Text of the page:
Soundsuit artist switches up, opens new exhibit at Mass MoCA

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Nick Cave’s “Until” is Massachusetts Museum of Contemporary Art’s largest exhibit to date. “Until” features three distinct sections including a floating crystal landscape.

NORTH ADAMS – Nick Cave, an artist famously known for his explosively colorful, wearable sculptures called Soundsuits, has a new exhibit at the Massachusetts Museum of Contemporary Art.

Stepping down some stairs into Mass MoCA’s largest exhibit space, the viewer is visually assaulted by Cave’s “Until.” Twirlers and spinners and beads and colors and reflections attack the eye, but are ultimately attention grabbing and welcoming – much like a tapestry.

Jodi Joseph, Mass MoCA’s director of communications, described Cave’s exhibit as a “dazzling landscape” and “the largest exhibit Mass MoCA has ever pulled off.”

According to Joseph, Cave’s work at Mass MoCA is the result of a request from the museum’s curator three years ago.

“Until” showcases three distinctly different areas, with a live performance between two of them.

The first is a field of hanging spinners, which includes more than 10,000 individual spinners and 700 motorized lines. The field of spinners took approximately three weeks to complete, Joseph said.

The second is a “cloudscape,” as Joseph described it, a modular sculpture that took nearly two years on and off to complete. The cloudscape sits prominently in the middle of the exhibit space and consists of glowing chandelier crystals underneath a raised, intricately detailed platform, accessible only through four opposite ladders.

The third is a “shoelace mountainscape,” Joseph said, inspired by graffiti spotted on Cave’s departure from New York City. The mountainscape is a vibrant, three-dimensional mural that took almost a year and half to build, and features a pseudo-cave system that ends in a video-splattered room.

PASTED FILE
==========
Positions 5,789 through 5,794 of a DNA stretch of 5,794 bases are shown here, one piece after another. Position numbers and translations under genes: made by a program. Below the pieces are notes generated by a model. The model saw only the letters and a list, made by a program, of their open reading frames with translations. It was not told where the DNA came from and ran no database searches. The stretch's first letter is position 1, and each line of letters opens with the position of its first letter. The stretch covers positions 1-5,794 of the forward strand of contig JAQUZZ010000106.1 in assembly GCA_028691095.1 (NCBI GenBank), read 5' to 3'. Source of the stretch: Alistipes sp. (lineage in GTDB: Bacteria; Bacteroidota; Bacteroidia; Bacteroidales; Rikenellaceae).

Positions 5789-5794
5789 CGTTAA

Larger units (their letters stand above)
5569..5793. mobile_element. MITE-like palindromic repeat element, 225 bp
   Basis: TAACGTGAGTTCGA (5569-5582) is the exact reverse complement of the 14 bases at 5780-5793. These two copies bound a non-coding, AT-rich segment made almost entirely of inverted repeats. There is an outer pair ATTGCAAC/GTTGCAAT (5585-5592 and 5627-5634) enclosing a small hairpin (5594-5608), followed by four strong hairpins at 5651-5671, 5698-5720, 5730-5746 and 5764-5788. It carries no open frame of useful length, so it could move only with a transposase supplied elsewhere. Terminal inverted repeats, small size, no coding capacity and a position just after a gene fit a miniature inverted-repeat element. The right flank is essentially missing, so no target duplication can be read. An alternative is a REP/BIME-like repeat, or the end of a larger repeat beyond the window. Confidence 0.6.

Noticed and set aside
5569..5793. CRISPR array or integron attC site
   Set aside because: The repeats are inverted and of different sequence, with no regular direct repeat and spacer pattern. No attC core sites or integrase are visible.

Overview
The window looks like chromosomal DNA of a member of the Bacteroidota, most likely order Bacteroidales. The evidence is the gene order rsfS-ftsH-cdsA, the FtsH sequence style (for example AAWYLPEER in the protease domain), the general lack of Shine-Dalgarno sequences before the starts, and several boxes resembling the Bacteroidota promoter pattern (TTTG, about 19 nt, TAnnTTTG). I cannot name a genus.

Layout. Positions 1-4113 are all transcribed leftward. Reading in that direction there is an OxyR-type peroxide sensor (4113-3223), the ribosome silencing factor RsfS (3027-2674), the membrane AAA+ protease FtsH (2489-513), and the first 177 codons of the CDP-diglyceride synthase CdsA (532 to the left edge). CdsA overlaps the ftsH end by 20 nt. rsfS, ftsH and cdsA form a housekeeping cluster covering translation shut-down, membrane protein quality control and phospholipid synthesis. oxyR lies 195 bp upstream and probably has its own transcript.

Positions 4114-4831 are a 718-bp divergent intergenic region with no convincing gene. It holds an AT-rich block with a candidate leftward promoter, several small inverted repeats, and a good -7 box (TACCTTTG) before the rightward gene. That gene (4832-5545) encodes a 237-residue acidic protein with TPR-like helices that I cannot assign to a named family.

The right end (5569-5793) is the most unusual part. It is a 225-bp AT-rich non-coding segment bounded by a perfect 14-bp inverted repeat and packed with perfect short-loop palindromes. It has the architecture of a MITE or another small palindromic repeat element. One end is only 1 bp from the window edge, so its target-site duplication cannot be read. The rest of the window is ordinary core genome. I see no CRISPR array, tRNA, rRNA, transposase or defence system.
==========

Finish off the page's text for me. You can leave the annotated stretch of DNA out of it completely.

Between the cloudscape and the mountainscape stood Brenda Wimberly, a Shreveport, Louisiana native. A vocalist since 11 years old, Wimberly belted out notes that seemed almost religious, notes that drew exhibit goers in.

“I’m the vocalist,” Wimberly said between performances. “I’m the part of it that’s emotions. I evoke what this is about.”

For Cave, “Until” is a 180-degree turn away from his previous work in the sense that it does not involve a single Soundsuit. Cave’s previous work with Soundsuits has included live performance and videography, where his static sculptures come alive as they are worn.

But switching it up, in a big way, was just a logical progression.

“Why did I change? Why not – you’ve always got to change, it’s part of life,” Cave said in an interview during the Oct. 15 opening.

According to Cave, though, parts of his previous work are still alive and well in “Until.”

“I’ve kept things, though. The essence – I’m transferring the essence,” Cave said.

But Cave has also kept his message. His first Soundsuit, which was constructed using twigs, was a visual response to the Rodney King police beating. “Until,” according to Joseph, is an exploration into the contemporary political atmosphere in America: Mass MoCA’s website cites the deaths of Eric Garner and Trayvon Martin as Cave’s source of inspiration.

“It is asking us to think about racial issues in general,” Joseph said, describing the exhibit. “But when you look closer, it’s a bit of a punch in the gut.”

Some of the details Joseph was describing include spinners that are in the shape of handguns.

Cave’s favorite part of his work, though, was the people that gathered for it. In the same humanitarian vein that Cave worked in during the Rodney King outrage, Cave looked to the crowd that showed up for “Until” as a piece within itself.

“Look at the congregation of people,” he said. “Look around, it’s so diverse here.”

This story first ran in the Berkshire Courier.

 

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